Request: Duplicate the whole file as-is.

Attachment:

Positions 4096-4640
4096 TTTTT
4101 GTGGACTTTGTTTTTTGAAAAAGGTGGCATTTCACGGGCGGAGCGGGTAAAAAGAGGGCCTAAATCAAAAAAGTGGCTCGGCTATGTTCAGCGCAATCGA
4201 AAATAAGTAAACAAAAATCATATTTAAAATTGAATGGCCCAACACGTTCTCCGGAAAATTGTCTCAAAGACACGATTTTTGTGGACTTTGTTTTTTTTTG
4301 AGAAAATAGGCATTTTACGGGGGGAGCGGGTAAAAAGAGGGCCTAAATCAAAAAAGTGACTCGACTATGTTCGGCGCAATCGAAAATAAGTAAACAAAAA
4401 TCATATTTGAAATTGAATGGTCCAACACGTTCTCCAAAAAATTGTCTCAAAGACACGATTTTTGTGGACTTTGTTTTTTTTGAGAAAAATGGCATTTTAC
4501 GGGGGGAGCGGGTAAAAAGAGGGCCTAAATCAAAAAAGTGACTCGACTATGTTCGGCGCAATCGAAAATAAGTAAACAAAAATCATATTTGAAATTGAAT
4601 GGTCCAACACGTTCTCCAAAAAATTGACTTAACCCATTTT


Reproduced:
Positions 4096-4640
4096 TTTTT
4101 GTGGACTTTGTTTTTTGAAAAAGGTGGCATTTCACGGGCGGAGCGGGTAAAAAGAGGGCCTAAATCAAAAAAGTGGCTCGGCTATGTTCAGCGCAATCGA
4201 AAATAAGTAAACAAAAATCATATTTAAAATTGAATGGCCCAACACGTTCTCCGGAAAATTGTCTCAAAGACACGATTTTTGTGGACTTTGTTTTTTTTTG
4301 AGAAAATAGGCATTTTACGGGGGGAGCGGGTAAAAAGAGGGCCTAAATCAAAAAAGTGACTCGACTATGTTCGGCGCAATCGAAAATAAGTAAACAAAAA
4401 TCATATTTGAAATTGAATGGTCCAACACGTTCTCCAAAAAATTGTCTCAAAGACACGATTTTTGTGGACTTTGTTTTTTTTGAGAAAAATGGCATTTTAC
4501 GGGGGGAGCGGGTAAAAAGAGGGCCTAAATCAAAAAAGTGACTCGACTATGTTCGGCGCAATCGAAAATAAGTAAACAAAAATCATATTTGAAATTGAAT
4601 GGTCCAACACGTTCTCCAAAAAATTGACTTAACCCATTTT